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Chinese carbon pollution: Buy or sell?

The Chinese city of Shenzhen is seen in the distance beyond a landfill.

Today, China launches a new pilot carbon market in the southern city of Shenzhen. Carbon cap and trade schemes have had a hard time getting off the ground in other countries. Can China make it succeed?

China is requiring 635 companies to purchase carbon permits for trade in the new market. Durwood Zaelke, president of the Institute for Governance and Sustainable Development, hopes it will succeed though it hasn’t worked well in other countries.

“There’s been cheating, there’s been bogus credits created and sold in different European markets," Zaelke says.

Anyone who’s operated in China knows that cheating and bogus-anything is synonymous with doing business there. So, Zaelke has a question for China:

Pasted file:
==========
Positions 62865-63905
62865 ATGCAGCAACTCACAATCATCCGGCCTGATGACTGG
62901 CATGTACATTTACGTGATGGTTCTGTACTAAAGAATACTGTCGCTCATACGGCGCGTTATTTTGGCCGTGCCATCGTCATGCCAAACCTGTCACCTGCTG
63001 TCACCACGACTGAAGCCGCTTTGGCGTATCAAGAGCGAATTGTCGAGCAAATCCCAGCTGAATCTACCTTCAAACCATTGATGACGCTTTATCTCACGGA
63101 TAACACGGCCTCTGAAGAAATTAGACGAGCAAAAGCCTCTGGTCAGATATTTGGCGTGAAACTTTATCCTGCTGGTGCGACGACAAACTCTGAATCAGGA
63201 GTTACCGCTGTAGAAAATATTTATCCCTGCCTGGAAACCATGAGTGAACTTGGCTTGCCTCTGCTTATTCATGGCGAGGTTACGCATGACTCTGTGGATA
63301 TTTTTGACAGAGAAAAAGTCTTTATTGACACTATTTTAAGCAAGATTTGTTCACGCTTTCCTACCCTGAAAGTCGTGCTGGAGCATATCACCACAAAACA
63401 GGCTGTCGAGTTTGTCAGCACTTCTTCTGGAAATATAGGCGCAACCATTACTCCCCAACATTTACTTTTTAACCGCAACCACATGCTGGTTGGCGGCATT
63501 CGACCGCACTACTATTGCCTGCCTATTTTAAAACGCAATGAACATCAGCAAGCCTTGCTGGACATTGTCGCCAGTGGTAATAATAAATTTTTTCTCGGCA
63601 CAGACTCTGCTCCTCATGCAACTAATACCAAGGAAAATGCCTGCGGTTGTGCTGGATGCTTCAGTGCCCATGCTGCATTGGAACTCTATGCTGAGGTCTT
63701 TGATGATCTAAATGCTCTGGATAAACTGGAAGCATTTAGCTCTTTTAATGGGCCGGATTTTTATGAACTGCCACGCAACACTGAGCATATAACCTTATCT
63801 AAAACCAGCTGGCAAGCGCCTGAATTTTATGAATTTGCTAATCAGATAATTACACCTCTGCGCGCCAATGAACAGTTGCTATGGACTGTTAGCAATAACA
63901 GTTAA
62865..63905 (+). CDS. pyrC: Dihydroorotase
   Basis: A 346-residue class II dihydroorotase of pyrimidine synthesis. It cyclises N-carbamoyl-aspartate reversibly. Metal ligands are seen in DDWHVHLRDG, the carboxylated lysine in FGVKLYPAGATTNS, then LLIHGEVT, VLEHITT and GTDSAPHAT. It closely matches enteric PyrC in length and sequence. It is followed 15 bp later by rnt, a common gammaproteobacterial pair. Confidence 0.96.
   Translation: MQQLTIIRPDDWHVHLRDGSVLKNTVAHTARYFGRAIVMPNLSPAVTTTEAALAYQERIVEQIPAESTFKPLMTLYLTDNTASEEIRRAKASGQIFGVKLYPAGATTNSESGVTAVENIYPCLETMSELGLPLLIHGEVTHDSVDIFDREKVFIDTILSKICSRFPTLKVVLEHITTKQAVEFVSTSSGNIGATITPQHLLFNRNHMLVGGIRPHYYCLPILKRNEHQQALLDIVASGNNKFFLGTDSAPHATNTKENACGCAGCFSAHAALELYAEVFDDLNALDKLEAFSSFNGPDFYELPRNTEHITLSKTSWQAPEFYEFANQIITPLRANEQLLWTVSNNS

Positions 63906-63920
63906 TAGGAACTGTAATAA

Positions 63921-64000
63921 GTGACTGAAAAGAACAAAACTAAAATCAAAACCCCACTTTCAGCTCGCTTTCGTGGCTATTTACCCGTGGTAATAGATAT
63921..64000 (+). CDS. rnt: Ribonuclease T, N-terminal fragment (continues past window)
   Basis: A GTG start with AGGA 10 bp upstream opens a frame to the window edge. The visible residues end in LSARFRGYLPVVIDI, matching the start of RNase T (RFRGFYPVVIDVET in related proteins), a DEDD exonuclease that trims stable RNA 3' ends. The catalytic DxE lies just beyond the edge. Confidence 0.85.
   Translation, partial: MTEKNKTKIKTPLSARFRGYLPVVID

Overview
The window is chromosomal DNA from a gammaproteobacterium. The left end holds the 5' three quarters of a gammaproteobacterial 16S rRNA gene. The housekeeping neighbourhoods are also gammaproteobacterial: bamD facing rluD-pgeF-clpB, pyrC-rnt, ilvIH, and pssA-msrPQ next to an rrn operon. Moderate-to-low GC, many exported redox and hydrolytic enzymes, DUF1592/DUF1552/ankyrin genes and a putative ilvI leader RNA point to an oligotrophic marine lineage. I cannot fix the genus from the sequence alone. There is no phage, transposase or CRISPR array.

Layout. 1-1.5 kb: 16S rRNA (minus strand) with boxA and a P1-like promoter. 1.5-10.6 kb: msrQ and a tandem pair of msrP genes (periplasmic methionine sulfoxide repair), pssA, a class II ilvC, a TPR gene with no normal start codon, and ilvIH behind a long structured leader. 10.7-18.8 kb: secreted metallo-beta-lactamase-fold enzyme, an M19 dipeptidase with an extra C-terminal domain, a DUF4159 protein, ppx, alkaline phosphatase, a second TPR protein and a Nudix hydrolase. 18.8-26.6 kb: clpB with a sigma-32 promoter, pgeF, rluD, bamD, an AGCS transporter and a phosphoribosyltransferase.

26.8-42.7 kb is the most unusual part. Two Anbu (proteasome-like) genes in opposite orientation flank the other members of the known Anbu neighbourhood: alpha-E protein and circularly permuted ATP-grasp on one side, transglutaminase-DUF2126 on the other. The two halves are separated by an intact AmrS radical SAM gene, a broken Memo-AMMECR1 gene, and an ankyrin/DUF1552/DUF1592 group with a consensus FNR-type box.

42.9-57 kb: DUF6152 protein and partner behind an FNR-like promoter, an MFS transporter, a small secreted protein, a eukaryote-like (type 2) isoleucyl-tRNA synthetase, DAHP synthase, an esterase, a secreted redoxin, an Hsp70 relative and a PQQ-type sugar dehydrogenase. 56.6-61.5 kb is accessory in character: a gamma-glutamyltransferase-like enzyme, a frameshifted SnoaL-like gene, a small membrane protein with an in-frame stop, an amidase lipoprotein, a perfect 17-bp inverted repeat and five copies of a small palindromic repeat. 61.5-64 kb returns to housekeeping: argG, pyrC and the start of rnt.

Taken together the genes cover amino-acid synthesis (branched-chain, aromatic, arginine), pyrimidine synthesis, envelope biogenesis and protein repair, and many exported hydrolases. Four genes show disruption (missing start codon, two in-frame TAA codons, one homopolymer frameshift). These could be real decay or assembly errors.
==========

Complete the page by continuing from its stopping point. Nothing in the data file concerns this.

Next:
“Is China able to learn how to do compliance?" he asks. "Because if you don’t have strict compliance when you’re doing a trading system, it will not work.”

If China is able to make its first carbon market thrive, Beijing has promised to launch a national carbon market in 2015.

About the author

Rob Schmitz is Marketplace’s China correspondent in Shanghai.

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